The most relevant change for Ontario domestic birders is probably the change of genus for Purple, Cassin's and House Finch.

An editorial criticism I have is the committee's use of the term "resurrect". A more objective choice of terminology would be "reinstate".

A "typical" Savannah Sparrow exhibiting obvious dissatisfaction
with the committee's failure to recognize its distinctness from its
"Large-billed", "San Benito" or "Belding's" conspecifics.

One item that was not approved for this year's supplement was the proposal to modify the species-level taxonomy of the Savannah Sparrow by recognizing up to four separate species. We have seen variations of this proposal before, but for various reasons the committee has so far declined to split this species. I must admit, I was kind of rooting for committee member (and U of T prof) James Rising on this one, but it was not to be.

Tuesday, August 7, 2012

Pelee Island Butterfly Count

Over the long weekend we participated in the Pelee Island butterfly and dragonfly counts. It was really great being in the field again with Bob Bowles who not only possesses the skills of a great all-around naturalist, but is also a really swell guy with a willingness to teach. He started and later incorporated a really great not-for-profit organization called Kids for Turtles that does a lot of education and conservation work. Bob has been the organizer of the Pelee Island counts for the past 10 years or so, but this year he had some help from Kristyn Ferguson from the Nature Conservancy of Canada.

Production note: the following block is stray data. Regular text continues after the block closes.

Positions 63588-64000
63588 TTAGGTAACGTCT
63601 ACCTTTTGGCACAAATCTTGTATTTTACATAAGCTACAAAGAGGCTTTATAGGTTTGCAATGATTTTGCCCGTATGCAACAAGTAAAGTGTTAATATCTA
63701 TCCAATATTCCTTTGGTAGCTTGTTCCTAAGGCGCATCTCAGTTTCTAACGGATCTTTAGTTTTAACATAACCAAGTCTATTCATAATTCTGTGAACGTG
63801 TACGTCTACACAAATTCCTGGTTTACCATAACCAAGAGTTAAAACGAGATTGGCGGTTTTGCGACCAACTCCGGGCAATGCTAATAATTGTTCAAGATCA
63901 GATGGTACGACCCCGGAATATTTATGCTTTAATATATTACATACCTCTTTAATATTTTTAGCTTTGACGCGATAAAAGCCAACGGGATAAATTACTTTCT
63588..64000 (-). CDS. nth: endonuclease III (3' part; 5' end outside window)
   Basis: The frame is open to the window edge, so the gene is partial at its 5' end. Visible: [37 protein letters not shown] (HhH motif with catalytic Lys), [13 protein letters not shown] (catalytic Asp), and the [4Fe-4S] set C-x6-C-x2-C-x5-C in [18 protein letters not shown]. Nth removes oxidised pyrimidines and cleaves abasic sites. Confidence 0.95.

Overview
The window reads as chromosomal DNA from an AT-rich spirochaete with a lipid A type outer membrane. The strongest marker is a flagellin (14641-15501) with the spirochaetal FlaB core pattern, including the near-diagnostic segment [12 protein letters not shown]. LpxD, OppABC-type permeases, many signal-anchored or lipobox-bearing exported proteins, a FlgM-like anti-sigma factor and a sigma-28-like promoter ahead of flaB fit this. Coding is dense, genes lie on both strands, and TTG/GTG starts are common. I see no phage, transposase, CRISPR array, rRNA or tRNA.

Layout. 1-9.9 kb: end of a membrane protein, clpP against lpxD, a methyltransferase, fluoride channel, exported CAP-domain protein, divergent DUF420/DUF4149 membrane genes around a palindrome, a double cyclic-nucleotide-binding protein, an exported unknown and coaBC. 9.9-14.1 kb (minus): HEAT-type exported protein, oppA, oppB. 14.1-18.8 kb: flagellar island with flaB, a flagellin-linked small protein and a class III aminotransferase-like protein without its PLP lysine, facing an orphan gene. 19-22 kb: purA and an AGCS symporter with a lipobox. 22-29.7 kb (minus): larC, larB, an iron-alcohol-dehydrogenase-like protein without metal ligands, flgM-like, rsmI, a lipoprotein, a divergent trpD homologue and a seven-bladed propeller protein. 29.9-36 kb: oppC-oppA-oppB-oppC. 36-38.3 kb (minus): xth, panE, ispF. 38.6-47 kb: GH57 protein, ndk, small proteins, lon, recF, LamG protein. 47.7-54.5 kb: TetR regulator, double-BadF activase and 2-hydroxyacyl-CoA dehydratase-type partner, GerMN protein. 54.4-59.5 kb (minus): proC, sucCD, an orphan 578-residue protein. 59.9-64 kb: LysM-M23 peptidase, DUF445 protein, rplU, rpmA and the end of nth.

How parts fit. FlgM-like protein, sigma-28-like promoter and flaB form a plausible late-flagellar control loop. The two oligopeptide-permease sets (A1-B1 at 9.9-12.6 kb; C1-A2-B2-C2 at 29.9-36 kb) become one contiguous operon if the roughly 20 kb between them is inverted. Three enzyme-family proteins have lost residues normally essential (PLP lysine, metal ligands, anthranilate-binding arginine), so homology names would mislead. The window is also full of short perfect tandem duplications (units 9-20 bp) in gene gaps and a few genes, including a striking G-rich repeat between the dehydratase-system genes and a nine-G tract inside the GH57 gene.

Pipevine Swallowtail

The island was split into quadrants, and we were assigned to the southeast portion with Bob and some really great people from the Nature Conservancy. I wish I had a group shot - oh well.

As far as the results of the count, I don't have a comprehensive list, but I personally tallied 24 butterfly species and 7 dragonfly species. I was not too much help with identification, but I did bag the only Pipevine Swallowtail of the day (I actually thought it was a Spicebush Swallowtail). It was nice to see Hackberry Emperors and American Snout in abundance. A sighting of Tawny Crescent was the cause of much disputation. I'm really not sure who most of the other participants were, except for Bob Yukich. Everyone seemed nice though, and I overheard the mention of the 'Burg Birder on more than one occasion although he wasn't there in person.

Question Mark

It was very interesting to learn about some of the properties being managed by the Nature Conservancy on the island, and interesting to hear about some of the restoration work being conducted. Pelee Island is definitely a unique part of Canada.

NCC Property

It may be worth mentioning that there was an unconfirmed sighting of a Black Swift near the ferry dock when we arrived on Friday evening - I really don't have any further details.